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Congress Faces Full Election-Year Agenda

Bogged down for months by a controversial health care bill, Congressional Democrats have had little time to devise their election-year agenda except to promise that whatever they do will be focused on “jobs.—

The imperative to shift gears became even more pronounced after Democrats lost their filibuster-proof 60-seat majority following Republican Scott Brown’s Jan. 19 upset victory over state Attorney General Martha Coakley in Massachusetts’ special election to replace the late Sen. Edward Kennedy (D-Mass.).

Republicans tagged Brown’s victory to public dissent over the long debate over health care reform, and Congressional Democrats acknowledged that they did not do a good job of both explaining their health care plan nor in zeroing in on economic issues.

But even before their devastating loss in Massachusetts, Democrats had signaled a desire to make this election year about job creation in a sop to voters who have listed it atop their concerns. But with the Democratic agenda so loosely defined as 2010 kicked off, the fight will be on among lawmakers for the best and most efficient ways to deal with the still-lagging economy.

“The economy has got to be the focus all year,— Senate Democratic Conference Vice Chairman Charles Schumer (N.Y.) said in early January. “But if the economy in March is in good shape or is getting in good shape, you might be able to focus more on deficit reduction and some other things. If it’s not in good shape, we’re going to have to keep focusing on jobs and the economy.—

But even as Democrats try to improve their electoral fortunes by boosting the country’s financial outlook, liberal base voters will likely find their calls for more controversial bills such as immigration reform and climate change legislation falling on deaf ears. Though both issues could attract bipartisan support and obviate the need for a filibuster-proof Democratic majority, Senate aides said that after that chamber’s bruising health care fight and the subsequent Senate defeat in Massachusetts, there is little appetite for dealing with thorny issues like immigration and climate change. House Democrats have already taken a rhetorical beating for passing a “global warming— bill, and Speaker Nancy Pelosi (D-Calif.) has already told her Members that the House will not take up an immigration bill unless the Senate goes first.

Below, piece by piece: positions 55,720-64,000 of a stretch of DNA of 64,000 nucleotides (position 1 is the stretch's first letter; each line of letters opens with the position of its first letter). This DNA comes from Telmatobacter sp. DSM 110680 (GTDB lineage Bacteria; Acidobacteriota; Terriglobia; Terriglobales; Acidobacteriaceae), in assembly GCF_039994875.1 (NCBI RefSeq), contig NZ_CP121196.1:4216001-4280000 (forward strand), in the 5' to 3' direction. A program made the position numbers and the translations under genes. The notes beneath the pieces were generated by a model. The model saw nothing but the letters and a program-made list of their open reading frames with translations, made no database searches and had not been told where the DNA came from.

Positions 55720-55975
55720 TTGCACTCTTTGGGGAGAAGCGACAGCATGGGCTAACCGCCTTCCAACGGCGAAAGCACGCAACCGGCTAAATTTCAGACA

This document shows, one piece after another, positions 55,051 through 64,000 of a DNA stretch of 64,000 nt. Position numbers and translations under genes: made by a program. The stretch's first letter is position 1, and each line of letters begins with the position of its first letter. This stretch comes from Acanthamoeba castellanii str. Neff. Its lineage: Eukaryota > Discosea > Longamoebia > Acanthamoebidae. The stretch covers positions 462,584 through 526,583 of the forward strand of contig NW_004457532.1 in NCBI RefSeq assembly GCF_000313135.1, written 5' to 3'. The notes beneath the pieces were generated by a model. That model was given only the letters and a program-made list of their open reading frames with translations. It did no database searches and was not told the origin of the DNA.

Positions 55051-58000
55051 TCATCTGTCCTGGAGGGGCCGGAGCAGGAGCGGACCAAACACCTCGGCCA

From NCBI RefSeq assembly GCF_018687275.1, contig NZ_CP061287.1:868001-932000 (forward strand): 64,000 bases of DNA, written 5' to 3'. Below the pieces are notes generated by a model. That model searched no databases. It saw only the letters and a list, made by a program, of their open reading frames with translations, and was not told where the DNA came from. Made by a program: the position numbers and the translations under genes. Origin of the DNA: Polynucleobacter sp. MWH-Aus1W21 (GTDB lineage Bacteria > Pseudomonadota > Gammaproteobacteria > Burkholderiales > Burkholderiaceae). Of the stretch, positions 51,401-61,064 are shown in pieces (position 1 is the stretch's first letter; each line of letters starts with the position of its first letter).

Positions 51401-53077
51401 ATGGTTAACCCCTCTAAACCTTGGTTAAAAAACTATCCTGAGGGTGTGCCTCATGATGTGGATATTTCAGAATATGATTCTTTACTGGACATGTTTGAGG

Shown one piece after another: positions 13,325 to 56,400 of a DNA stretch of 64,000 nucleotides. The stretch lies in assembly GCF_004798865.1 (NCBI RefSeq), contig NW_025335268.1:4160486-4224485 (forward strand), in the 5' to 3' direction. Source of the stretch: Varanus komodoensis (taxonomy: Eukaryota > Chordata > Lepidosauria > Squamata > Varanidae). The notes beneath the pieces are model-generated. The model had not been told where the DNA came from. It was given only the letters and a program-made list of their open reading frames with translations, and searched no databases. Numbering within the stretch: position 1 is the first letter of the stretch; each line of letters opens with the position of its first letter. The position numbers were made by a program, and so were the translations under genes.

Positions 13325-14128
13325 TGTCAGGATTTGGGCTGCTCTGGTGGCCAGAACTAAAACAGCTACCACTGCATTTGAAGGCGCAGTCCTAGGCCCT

The first non-health-care agenda item on Senate Democrats’ list is a tailored “jobs— bill that would provide more federal funding and tax breaks for job creation in specific industries. After that, a measure to restructure financial regulation will likely be on tap. The House has already passed versions of both.

Democrats are hoping the overhaul of bank regulations will help them reconnect with voters concerned about the near-economic collapse at the end of 2008 and make the case that they are the agents of change they and the president campaigned to be last year. While they work on those two items, one Senate Democratic aide said leaders would work to identify other economic-tinged or consumer-friendly measures to champion.

One big item that House Democrats are pushing is a multiyear transportation package that would give Members tons of local projects to brag about back home and generate hundreds of thousands of jobs. Paying for that package, however, has been the sticking point.

There’s also talk of passing a scaled-down energy bill given the improbability that the Senate will take up a more robust climate change bill. A smaller energy measure would focus on incentives for clean energy jobs and possibly a mandate for utilities to use renewable electricity. Democrats also are planning to revise the No Child Left Behind law.

But there’s still a lot of unfinished business the Senate will need to squeeze into what could end up being another year packed with legislation. And the window for moving bills is further complicated by the looming November elections and the partisanship that accompanies them.

For example, the Senate has yet to complete work on an overhaul of student loans, extensions of the estate tax and the USA PATRIOT Act, and possibly more than one increase to the debt limit. Democrats are looking to package a debt-limit hike with a fiscal commission and pay-as-you-go budgeting rules.

Meanwhile, Congress will be pressed to finish up the annual appropriations bills as soon as possible in order to give Members plenty of time at home to campaign for re-election. But first Democrats will try to pass a budget blueprint, which could prove difficult if President Barack Obama proposes stiff budget cuts to slice the deficit. House liberals are already warning that they could push back hard against any cuts to social programs.

And as much as they may want to avoid controversy this year, Democratic leaders will likely be in a position of dealing with controversial national security issues such as Obama’s plan to close the Guantánamo Bay, Cuba, military prison and a potential supplemental spending bill for the troop increases in Afghanistan.

And gay rights advocates are pushing hard for Congress to repeal the “don’t ask, don’t tell— law that bans gays and lesbians from serving openly in the military.

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